This beautiful, semi-longhaired cat is named after the US state of Maine and the raccoon native to the area.
The ideal weight range for a male Maine Coon is 6-9 kg (13-20lbs) and 4-5.5 kg (9-12lbs) for a female.
A healthy Maine Coon should expect to enjoy a life expectancy of 12-13 years.
The Maine Coon is seen in black, blue, cream, red, tortoiseshell, blue tortie, white self, smoke and shaded colours; brown, red, blue, cream, tortie, and blue tortie tabby; silver tabby; bicolours.
The Maine Coon does in some ways resemble the raccoon with its thick coat of distinctive colouring and bushy tail. One theory is that the breed originated from feral cats mating with raccoons, though this is biologically impossible. It is most likely that the Maine Coon came from Angora or Norwegian Forest cats brought in by sailors and mated with local short-hair cats
The Maine Coon is a very large cat. The head is large and square. The legs are long and the paws are big and round. The coat is thick and shaggy. The coat at the front is considerably shorter than at the back. It is soft and silky and is easy to groom.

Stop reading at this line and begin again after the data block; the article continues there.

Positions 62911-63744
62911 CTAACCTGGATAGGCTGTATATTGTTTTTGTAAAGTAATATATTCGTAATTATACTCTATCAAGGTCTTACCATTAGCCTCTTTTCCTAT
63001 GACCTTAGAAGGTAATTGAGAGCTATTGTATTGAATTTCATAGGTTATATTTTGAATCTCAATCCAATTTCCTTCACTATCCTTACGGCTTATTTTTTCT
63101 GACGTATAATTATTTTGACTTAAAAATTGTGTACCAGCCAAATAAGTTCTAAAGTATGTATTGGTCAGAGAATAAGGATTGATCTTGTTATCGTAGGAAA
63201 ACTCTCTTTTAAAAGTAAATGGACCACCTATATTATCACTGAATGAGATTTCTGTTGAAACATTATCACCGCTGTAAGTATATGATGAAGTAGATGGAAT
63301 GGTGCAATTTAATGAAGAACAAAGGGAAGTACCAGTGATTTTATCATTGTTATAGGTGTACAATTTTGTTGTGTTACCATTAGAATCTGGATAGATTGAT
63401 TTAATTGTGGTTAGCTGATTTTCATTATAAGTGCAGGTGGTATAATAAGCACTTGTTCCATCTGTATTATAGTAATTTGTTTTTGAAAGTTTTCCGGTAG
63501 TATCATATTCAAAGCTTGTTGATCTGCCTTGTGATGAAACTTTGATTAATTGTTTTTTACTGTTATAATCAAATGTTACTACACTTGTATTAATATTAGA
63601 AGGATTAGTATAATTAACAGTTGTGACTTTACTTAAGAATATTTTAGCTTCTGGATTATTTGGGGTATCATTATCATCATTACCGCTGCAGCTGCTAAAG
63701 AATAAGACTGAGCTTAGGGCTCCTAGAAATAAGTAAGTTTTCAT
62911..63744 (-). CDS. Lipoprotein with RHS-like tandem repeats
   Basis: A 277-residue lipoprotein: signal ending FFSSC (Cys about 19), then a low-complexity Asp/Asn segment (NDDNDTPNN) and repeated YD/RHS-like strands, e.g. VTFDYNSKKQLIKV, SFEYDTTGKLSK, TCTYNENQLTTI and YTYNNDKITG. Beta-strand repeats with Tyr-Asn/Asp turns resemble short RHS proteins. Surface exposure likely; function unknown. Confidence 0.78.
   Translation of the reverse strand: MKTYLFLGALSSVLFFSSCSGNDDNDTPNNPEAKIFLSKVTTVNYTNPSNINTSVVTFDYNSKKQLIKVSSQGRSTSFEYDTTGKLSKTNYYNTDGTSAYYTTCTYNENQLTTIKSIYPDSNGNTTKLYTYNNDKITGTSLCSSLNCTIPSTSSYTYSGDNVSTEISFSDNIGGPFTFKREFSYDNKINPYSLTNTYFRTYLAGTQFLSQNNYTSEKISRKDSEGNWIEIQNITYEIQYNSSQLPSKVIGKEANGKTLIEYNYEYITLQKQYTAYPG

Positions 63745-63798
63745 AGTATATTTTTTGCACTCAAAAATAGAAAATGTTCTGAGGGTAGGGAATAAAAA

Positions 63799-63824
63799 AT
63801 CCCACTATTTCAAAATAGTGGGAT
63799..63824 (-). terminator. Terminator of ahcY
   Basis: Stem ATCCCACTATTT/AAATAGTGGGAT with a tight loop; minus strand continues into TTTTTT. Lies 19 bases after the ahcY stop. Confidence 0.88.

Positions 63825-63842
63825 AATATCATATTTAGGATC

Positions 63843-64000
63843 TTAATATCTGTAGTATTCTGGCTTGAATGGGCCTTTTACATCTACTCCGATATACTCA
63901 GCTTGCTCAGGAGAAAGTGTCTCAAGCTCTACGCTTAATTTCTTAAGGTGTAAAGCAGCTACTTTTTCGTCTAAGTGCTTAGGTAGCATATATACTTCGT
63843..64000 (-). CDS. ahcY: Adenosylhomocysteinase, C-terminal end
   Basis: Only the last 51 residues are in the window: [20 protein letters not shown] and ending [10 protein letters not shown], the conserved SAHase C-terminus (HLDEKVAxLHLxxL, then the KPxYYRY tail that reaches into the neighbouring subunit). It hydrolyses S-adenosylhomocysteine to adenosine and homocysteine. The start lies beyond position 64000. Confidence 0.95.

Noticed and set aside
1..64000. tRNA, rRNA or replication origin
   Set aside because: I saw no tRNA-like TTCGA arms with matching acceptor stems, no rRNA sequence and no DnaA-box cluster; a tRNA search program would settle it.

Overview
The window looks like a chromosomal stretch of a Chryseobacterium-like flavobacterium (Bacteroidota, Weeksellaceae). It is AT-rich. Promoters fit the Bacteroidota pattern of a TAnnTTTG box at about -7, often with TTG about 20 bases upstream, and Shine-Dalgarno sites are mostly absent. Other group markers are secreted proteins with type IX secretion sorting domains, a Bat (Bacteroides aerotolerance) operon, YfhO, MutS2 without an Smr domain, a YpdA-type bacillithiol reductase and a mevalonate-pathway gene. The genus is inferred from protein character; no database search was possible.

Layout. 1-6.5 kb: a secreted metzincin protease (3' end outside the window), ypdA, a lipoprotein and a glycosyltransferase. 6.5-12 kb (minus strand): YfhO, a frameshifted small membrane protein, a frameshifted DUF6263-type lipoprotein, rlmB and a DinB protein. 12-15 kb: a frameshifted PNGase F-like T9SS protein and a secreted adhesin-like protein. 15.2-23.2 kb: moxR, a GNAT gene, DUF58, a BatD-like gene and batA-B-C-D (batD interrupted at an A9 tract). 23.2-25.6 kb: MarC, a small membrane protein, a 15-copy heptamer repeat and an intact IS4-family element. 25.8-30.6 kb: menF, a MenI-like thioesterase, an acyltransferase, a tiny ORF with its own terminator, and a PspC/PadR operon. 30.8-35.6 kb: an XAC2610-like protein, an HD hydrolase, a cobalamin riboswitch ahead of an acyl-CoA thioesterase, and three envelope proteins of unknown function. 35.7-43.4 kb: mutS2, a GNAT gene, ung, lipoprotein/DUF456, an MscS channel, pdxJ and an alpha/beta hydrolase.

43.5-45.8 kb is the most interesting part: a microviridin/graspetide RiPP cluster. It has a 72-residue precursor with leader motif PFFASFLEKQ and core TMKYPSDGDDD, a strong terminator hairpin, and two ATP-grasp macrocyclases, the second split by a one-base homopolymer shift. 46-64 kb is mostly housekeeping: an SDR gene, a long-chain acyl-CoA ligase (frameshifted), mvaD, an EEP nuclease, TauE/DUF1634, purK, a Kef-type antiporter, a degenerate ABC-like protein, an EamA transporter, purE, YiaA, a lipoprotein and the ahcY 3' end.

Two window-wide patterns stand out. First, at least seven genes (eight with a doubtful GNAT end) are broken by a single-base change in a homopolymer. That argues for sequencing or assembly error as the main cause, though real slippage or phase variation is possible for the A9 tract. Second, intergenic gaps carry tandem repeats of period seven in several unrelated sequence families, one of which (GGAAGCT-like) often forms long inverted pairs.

Maine Coons can be quite independent and appear aloof. They enjoy company, but are undemanding for attention. The breed is intelligent and can learn tricks such as retrieving. They can also be taught to walk on a lead. They require plenty of exercise and are not really suited to an indoor life. They can be quite vocal with a unique ‘chirping’ sound.
The Maine Coon is also known as the Coon Cat, Maine Cat, Maine Shag, Snowshoe Cat, American Longhair and the Gentle Giant.
The breed is generally healthy and hardy, but new owners should consult their breeder about the following health issues that have been found in the breed including: